Violins, horns and piano aren't what one might expect from an indie rock band, but that is exactly
what sets the Decemberists apart from the pack, that and the incredible storytelling abilities of front man Colin Meloy. This
talented group has formed more than just a cult following at this point, so expect their shows to be packed to the brim with
some of most loyal music fans you've ever encountered. That kind of loyalty is brought on by the amazing music styles of The
Decemberists, one of the more unique music acts around today. This group is ready to hit the road for their current tour,
one that will take them to Portland, OR for a two-night spectacle at the McMenamins Crystal Ballroom. This is sure to be an
event that any indie rock fan in the Pacific Northwest will want to be a part of, and expect to see die-hard Decemberists
fans abound. It truly is an experience to see a group like this in person, so make sure you're there for what could amount
to being the show of a lifetime.
About the Artist
Although their name hails from the past, specifically
the Russian December Revolt of the early 20th century, the music of the Decemberists is fresh and new. This five-piece indie
pop-rock outfit formed in 2000 in Portland and has been entrancing fans with their extravagant sounds ever since. Prior to
signing the major label Capitol Records, the band released several demos on the web, and despite little promotion the indie
world started buzzing about them immediately. The group was worthy of the buzz, especially with the release of Castaways and
Cutouts, the band's first full-length album, in 2002. This release quickly showed Colin Meloy to be a unique storyteller that
would draw on setting and themes of old to spin a web akin to that of a talented novelist. Castaways also showed the versatility
of the group's sound, as they could be raucous on a track like "July, July" and wistful on songs like "Grace Cathedral Hill."
This release set the stage for Her Majesty, which was released the following year. This record showed a new side of the group
that would be featured on subsequent albums, an ominous feel that was perfectly captured by "Shanty for the Arethusa," a nautically-themed
track that kicks off the album in dramatic fashion. The nautical theme would also be a recurring one for this group as they
fine-tuned their sound and subject matter. However, it would be the group's third album that would truly put them on the map.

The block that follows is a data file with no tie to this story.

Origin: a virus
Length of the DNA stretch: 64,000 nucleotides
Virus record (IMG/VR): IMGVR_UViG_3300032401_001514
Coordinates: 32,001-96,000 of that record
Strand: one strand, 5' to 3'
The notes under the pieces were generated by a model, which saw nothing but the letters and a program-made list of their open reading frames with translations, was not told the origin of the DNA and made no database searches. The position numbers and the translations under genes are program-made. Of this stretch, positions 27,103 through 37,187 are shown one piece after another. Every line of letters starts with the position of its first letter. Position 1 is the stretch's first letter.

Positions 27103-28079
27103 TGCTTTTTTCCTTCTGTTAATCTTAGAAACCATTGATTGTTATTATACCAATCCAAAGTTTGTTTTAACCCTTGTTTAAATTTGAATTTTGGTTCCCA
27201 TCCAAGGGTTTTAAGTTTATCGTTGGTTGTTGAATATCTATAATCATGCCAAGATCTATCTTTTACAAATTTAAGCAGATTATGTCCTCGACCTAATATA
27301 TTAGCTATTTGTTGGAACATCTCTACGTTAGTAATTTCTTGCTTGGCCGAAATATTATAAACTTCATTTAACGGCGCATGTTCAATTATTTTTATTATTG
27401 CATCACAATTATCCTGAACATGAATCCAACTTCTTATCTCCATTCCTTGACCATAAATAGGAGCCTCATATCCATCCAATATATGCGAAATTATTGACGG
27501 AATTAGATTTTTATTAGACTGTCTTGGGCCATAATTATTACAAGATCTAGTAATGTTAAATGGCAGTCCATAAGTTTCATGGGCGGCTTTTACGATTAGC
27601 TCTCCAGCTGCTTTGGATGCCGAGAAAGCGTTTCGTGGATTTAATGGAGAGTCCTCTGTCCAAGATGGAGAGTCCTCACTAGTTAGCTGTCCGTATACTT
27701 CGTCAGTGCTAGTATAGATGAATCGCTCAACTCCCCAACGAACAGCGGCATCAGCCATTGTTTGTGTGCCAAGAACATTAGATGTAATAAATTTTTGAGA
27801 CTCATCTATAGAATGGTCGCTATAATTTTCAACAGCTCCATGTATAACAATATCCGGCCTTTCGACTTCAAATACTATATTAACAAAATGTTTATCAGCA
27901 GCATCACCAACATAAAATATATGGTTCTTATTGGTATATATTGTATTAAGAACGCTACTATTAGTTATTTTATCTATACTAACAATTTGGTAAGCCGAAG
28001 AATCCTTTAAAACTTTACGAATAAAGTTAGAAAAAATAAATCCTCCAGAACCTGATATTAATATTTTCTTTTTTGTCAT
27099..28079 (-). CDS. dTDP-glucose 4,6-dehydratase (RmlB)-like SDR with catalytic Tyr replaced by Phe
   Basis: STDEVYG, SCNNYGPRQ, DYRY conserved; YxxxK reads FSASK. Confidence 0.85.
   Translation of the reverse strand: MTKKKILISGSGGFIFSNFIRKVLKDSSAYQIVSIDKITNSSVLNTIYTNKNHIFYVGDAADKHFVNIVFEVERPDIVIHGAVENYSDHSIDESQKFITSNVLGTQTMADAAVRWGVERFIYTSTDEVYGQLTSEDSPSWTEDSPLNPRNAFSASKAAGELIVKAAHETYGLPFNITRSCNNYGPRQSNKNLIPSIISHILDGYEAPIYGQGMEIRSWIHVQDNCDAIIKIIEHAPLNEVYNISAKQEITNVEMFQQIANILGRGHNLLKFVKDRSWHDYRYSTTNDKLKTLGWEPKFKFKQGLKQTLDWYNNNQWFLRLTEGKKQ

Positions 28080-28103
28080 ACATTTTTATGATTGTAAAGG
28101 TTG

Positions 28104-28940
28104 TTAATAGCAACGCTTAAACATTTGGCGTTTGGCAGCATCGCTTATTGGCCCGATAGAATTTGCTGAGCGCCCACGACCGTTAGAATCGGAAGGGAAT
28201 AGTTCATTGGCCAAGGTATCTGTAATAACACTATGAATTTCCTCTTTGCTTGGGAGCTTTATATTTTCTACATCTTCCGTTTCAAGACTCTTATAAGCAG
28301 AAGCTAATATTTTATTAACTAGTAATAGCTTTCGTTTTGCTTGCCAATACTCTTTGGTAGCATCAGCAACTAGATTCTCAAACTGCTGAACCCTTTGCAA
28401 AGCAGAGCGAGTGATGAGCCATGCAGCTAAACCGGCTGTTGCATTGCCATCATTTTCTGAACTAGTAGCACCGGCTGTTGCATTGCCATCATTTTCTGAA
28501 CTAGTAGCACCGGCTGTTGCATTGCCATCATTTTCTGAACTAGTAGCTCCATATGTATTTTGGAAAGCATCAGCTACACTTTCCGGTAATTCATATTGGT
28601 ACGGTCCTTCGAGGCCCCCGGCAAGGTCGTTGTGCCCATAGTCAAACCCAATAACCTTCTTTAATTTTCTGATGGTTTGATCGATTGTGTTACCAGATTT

was released in 2005 and truly showed that The Decemberists were capable of. Fans went wild for this record, and it even reached
the number five spot in the Billboard Heatseekers chart, quite an accomplishment for an indie group. This album featured incredible
songs like "From My Own True Love," a nautical ballad about someone pining for a lover lost at sea. This song will conjure
foreboding images of the ocean and make one feel as though they're in a pub in a small New England fishing village listening
to the local music of centuries past. "Eli the Barrow Boy" serves as a haunting tale of the ghost of a barrow boy that haunts
where he once lived. "The Mariner's Revenge Song" serves as perhaps the greatest example of Meloy's writing talent, as the
nearly nine-minute song details an incredible journey taken by a young man in seeking revenge on a sailor that wronged his
mother. It truly is a thrilling tale set to eclectic music featuring heavy accordion. The Crane Wife followed in 2007, another
fantastic effort, considered by some fans to be the best effort from the group. 2009 brought The Hazards of Love, and The
King is Dead would follow two years later.
Music is something that transcends generations
and zip codes, the kind of thing that people all around the world love. It's a magical thing when you're there in person when
one of your favorite artists hits the stage to perform for all of their adoring fans. There is an air of camaraderie to a
concert that can't really be duplicated anywhere else, the kind of thing that brings people together and creates new friendships
built on the bond of music.
The Decemberists truly broke through with their third
full-length album, Picaresque. This record showed that this group was able to blend catch and eclectic in perfect fashion
while featuring the amazing storytelling of singer Colin Meloy.
Did you know that Decemberists
frontman Colin Meloy studied creative writing at the University of Montana?
That's right, and it can't come as a surprise
to anyone that has enjoyed the incredible lyrics that Meloy has employed throughout his entire tenure with the band. Not only
will the music of this group play to the fancy of your ears, but it will also whisk you away to far off lands and eras of